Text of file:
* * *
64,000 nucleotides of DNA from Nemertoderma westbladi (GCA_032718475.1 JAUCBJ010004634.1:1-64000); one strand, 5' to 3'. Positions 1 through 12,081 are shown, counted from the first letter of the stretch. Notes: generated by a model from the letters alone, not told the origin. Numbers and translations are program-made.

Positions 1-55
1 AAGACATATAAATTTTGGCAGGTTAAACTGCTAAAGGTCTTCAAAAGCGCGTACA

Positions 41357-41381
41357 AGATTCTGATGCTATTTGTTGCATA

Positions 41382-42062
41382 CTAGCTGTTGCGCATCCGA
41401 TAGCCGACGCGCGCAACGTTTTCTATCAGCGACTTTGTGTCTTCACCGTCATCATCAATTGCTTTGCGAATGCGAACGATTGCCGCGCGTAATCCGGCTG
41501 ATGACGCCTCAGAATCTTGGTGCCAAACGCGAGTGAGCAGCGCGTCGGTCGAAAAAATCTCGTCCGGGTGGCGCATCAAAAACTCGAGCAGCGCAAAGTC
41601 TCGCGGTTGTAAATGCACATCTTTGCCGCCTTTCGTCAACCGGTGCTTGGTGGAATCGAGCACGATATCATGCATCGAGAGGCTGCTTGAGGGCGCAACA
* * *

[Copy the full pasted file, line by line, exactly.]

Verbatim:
64,000 nucleotides of DNA from Nemertoderma westbladi (GCA_032718475.1 JAUCBJ010004634.1:1-64000); one strand, 5' to 3'. Positions 1 through 12,081 are shown, counted from the first letter of the stretch. Notes: generated by a model from the letters alone, not told the origin. Numbers and translations are program-made.

Positions 1-55
1 AAGACATATAAATTTTGGCAGGTTAAACTGCTAAAGGTCTTCAAAAGCGCGTACA

Positions 41357-41381
41357 AGATTCTGATGCTATTTGTTGCATA

Positions 41382-42062
41382 CTAGCTGTTGCGCATCCGA
41401 TAGCCGACGCGCGCAACGTTTTCTATCAGCGACTTTGTGTCTTCACCGTCATCATCAATTGCTTTGCGAATGCGAACGATTGCCGCGCGTAATCCGGCTG
41501 ATGACGCCTCAGAATCTTGGTGCCAAACGCGAGTGAGCAGCGCGTCGGTCGAAAAAATCTCGTCCGGGTGGCGCATCAAAAACTCGAGCAGCGCAAAGTC
41601 TCGCGGTTGTAAATGCACATCTTTGCCGCCTTTCGTCAACCGGTGCTTGGTGGAATCGAGCACGATATCATGCATCGAGAGGCTGCTTGAGGGCGCAACA